I’ve been through the adult class myself. When we were doing our weekly comedy shows for foreign students, Karen had the idea that our stage movement and positioning would be vastly improved by a few stage dance classes. A private lesson for seven was organized, and five hapless and inept males and one female tried to master the rudiments, and learned that none of us had the kinesthetic learning ability for sequences of moves. We soldiered on, to much muttering. Karen, the seventh class member, had studied dance, and the teacher’s continual instructions made her highly unpopular with the rest of us, ‘Just watch Karen … that’s perfect Karen … I want you all to follow Karen …’
These things do run on a shoestring, as in the play. They also have enormous social benefits. My granddaughter’s annual show involves over a hundred kids from four to eighteen, and all shapes and sizes participate. I don’t think it’s any longer true that dance predicates a body type either. The kids love it, it’s hard work and they feel great afterwards.
In the play, the ‘end of term show’ gets replaced by a ‘charity show.’ I marvelled at how the cast manage to dance ineptly in ten different ways, even when we get to the finale, the actual show, which they do well, the faces are still acting. The ‘curtain call’ is their show a year later in way more elaborate costumes, and that’s the cast’s chance to strut their stuff and do it perfectly, which they do. Rachel Stanley, as the teacher, Mavis, gets to join them and sings the one full-length song, Stepping Out.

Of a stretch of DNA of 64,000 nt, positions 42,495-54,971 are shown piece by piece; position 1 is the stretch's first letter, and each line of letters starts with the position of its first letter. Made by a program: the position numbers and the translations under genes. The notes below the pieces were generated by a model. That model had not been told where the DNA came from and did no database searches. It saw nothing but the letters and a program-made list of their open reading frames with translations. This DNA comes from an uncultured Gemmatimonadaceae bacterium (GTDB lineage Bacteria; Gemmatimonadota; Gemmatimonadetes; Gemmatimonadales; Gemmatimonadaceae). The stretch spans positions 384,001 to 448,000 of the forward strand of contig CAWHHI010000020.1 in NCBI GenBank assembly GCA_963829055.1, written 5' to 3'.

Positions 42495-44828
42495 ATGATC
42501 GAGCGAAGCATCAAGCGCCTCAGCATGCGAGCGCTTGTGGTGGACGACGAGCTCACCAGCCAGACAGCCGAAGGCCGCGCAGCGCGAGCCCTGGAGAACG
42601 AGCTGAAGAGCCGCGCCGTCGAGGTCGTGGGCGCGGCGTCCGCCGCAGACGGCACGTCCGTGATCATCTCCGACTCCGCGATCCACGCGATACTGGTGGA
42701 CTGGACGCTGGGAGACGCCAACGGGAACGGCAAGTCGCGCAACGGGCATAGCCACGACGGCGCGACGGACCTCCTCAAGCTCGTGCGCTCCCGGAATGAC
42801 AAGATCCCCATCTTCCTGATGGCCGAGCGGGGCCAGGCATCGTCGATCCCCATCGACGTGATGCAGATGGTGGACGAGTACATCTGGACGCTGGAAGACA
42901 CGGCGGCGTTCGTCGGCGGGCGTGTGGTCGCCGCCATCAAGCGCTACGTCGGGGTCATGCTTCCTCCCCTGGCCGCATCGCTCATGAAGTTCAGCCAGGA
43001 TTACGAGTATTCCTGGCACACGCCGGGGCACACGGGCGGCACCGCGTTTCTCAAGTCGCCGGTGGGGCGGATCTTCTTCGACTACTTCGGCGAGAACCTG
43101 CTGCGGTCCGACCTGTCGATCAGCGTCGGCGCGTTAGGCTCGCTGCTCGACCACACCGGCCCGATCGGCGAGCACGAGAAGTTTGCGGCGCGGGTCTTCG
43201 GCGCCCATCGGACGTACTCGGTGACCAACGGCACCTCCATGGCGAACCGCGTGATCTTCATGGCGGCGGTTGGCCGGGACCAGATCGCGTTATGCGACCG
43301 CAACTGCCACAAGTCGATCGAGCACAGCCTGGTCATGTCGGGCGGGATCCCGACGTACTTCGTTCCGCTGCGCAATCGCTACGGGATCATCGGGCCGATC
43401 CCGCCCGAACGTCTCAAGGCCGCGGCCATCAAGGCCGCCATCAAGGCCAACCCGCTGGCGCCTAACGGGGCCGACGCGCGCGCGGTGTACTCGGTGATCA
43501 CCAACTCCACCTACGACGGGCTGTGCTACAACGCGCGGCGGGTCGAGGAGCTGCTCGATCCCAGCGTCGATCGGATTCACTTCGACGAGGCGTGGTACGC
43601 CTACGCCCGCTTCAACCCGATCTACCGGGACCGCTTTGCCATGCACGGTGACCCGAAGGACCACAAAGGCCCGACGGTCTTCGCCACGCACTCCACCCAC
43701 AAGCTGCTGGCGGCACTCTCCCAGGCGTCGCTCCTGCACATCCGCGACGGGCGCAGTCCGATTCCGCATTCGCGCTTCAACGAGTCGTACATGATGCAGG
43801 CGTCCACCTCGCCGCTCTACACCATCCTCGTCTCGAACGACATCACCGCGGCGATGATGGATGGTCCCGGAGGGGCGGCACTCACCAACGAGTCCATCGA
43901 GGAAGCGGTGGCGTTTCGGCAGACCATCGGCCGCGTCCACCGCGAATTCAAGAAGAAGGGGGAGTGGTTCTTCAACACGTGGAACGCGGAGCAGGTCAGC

I’ve rarely selected a play on the director, but we selected this one based on Adam Penford’s direction of One Man Two Guv’nors. The play requires many time shifts as we move to the class a week later and so on. This is done smoothly and efficiently. The lights go down, a spotlight picks out one character every time or us to watch, and by the time they go up, everyone has significant costume changes, marking the time shift.
The character interaction is a major feature. We learn more about the women, but peripherally, not directly. Thus we guess for ourselves why Vera’s seventeen year old daughter spends so much time with her stepdad. As with all such amateur productions, tensions are drawn out as the performance gets nearer, tempers wear thin, things are said that would have been better left unsaid. It happened in every one I was involved in. There’s also the moment when everyone starts to have vague ideas and chip in, and Mavis, the teacher and choreographer gets upset, then has to exert her directorial authority. That happens every time too.
Stepping Out is a superb play, and a perfect choice for revival. My one regret is that when we writing the comedy vignettes for Grapevine and English Channel videos, we kept submitting an idea based on an amateur theatrical rehearsal in a church hall. We never managed to persuade the producer to do it. it’s a rich theme for comedy.